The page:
The village soon will begin dispersing a massive roost of the black birds.
CLIFTON SPRINGS — To put it mildly, the flocks of noisy crows that come home to roost close, too close, to her home in the village are a nuisance, according to Pam Cloonan, who every night has to listen to their caw cacophony.
The crows don’t keep her up at night, although that may be because it’s cold and no one is sleeping with their windows open anyway. And they haven’t swooped down and attacked anyone or anything, although Cloonan likes to walk her dog — and they caw every time they walk by.
But the birds do leave in great numbers every morning in a great flourish. And when they return at the end of the day, the sky fills with the large black birds, darkening the tops of bare-limbed trees. The scene calls to mind a certain horror film by master director Alfred Hitchcock — you know the one.
“It’s like the movie, ‘The Birds,’” Cloonan said.
The crows, which number anywhere from 5,000 to 10,000, are hard to handle, because they’re loud and because they make their mark, and not in a good way, around the village.
That’s why Cloonan and others would like to see the crows moved someplace else.
Starting Tuesday night, the village and biologists with the U.S. Department of Agriculture, Wildlife Services, will be using pyrotechnics, spotlights, lasers and amplified electronic recordings of crow distress calls to get them out of Dodge. The initial phase is expected to end Friday morning.
Noise is an issue, but so are waste and the damage to trees and rooftops the birds have caused, Village Clerk/Treasurer Lori Reals said.
At dusk, the crows begin to roost, and they particularly seem to enjoy a wooded area behind the Clifton Springs Hospital and Clinic and G.W. Lisk parking lot.
They also flock to trees in the area of Broad and South streets and on a Friday the 13th night, the crows swooped in and filled the treetops near the First Baptist Church on Prospect Street.
The crows were first called to Reals’ attention a few weeks ago, but they were fewer in number then.
“It keeps getting larger,” Reals said.
They are the talk of the town.
Sandy Landuyt, who owns Sandy’s Floral Gallery in the village, said she understands why the birds are a nuisance. They are loud.
“I hear them more in town and I live in the country,” said Landuyt, of Seneca Castle, who first began to notice the large numbers around Christmastime. “I’m like, ‘Oh, wow!’ I’ve never seen that many.”
Others are not bothered by them.
Midlakes ninth-grader Jason McMillin, who lives in the village, said he notices the crows. Then again, you can’t help but notice them, particularly as he and a group of friends walked down Broad Street.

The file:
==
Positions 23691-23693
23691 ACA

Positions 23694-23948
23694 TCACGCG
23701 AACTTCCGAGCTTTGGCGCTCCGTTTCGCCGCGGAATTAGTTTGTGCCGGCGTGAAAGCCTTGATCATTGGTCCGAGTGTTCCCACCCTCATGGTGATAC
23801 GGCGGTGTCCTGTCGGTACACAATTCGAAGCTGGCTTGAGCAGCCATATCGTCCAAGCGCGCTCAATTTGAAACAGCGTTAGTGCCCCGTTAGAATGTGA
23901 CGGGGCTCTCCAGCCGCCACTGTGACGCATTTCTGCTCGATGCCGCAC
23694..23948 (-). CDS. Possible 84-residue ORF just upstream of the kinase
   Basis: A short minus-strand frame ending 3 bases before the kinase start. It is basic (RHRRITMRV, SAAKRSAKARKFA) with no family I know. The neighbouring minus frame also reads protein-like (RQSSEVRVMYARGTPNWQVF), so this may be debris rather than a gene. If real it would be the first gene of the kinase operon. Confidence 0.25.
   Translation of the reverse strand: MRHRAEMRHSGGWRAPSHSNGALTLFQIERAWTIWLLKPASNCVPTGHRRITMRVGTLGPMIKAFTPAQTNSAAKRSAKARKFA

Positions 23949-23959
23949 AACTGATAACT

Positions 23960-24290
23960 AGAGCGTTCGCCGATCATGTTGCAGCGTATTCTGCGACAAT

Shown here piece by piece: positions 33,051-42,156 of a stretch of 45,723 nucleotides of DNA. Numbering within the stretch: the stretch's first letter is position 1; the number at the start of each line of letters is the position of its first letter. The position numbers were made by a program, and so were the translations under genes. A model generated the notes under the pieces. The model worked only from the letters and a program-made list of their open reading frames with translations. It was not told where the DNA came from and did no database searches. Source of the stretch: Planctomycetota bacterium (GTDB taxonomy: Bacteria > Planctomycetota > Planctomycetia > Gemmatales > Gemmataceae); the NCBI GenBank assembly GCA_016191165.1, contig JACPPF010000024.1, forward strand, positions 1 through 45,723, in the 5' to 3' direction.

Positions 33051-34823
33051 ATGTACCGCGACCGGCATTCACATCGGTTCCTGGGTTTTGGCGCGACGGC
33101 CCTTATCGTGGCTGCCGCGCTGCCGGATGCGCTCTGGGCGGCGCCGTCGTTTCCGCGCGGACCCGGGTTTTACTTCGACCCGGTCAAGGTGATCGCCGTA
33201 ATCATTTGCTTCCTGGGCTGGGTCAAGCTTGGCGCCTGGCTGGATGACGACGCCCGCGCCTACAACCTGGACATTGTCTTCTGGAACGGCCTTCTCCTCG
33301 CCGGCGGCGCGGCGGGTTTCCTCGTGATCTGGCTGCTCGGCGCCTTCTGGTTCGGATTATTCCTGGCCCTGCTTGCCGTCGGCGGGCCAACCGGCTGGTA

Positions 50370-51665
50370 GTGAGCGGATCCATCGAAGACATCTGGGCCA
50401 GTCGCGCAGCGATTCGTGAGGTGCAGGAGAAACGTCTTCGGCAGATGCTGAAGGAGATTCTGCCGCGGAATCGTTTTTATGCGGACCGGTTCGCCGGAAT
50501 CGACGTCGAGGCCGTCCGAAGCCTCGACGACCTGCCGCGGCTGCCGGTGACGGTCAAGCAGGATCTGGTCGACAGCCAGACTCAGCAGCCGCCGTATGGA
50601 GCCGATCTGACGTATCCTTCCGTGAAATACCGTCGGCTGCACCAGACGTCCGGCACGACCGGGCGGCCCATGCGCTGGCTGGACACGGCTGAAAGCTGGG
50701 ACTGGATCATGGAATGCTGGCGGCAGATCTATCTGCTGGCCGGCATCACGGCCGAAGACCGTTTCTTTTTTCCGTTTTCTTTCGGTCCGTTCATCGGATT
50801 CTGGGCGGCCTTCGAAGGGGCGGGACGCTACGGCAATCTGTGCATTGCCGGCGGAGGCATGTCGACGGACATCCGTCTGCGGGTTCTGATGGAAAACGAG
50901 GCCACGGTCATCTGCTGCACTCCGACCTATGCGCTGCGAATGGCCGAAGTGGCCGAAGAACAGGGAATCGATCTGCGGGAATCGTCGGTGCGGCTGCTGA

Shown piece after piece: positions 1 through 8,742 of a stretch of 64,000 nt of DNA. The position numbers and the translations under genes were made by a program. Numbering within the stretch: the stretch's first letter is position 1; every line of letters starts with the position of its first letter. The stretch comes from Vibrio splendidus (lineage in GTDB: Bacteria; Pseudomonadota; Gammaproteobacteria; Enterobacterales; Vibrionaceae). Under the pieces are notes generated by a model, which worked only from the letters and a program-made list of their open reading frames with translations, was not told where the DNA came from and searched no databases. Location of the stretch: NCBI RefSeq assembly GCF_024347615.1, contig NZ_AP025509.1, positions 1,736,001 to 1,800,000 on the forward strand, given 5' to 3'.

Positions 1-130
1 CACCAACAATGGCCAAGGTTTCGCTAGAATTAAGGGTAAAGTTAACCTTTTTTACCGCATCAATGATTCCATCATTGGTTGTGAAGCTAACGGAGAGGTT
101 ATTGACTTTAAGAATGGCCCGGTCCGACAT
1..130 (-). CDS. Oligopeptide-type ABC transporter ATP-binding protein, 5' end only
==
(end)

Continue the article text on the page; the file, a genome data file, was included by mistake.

“There’s a lot of them, like I mean a lot of them,” he said. “They don’t come down and bother me.”
A website managed by Kevin J. McGowan, Cornell Lab of Ornithology, and devoted to providing answers to frequently asked questions about crows, said roosts are common, although several theories explain why the birds might move into cities or villages. Hunting restrictions, prohibitions on the use of firearms within municipal borders, warmth, artificial light and lack of predators all may play into it, according to McGowan’s website.
The dispersal efforts, which will continue throughout the week before ending Friday night, are intended to break up the large roost and force them into smaller groups that spread out over a broader area, village officials said.
The end result is less damage and mess, officials said.
And perhaps peace of mind.
The harassment methods will produce loud noises and flashing lights similar to sirens and fireworks, village officials said, but won’t harm the crows.
The issue of massive crow roosts is not unique to Clifton Springs. The cities of Rochester and Auburn have tried dealing with the issue in recent years.
“We will be happy for them to move on,” Cloonan said.
The village of Clifton Springs and USDA wildlife biologists will be using pyrotechnics, spotlights, lasers and amplified electronic recordings of crow distress calls to move a large winter roost of crows from the village.
Management efforts begin around 5 p.m. Tuesday and continue throughout the night. The initial phase will conclude at approximately 7 a.m. Friday, Jan. 20.
These techniques may be disruptive and the village urges residents to cooperate. For information, call the village at 315-462-5151 between the hours of 8 a.m. and 5 p.m.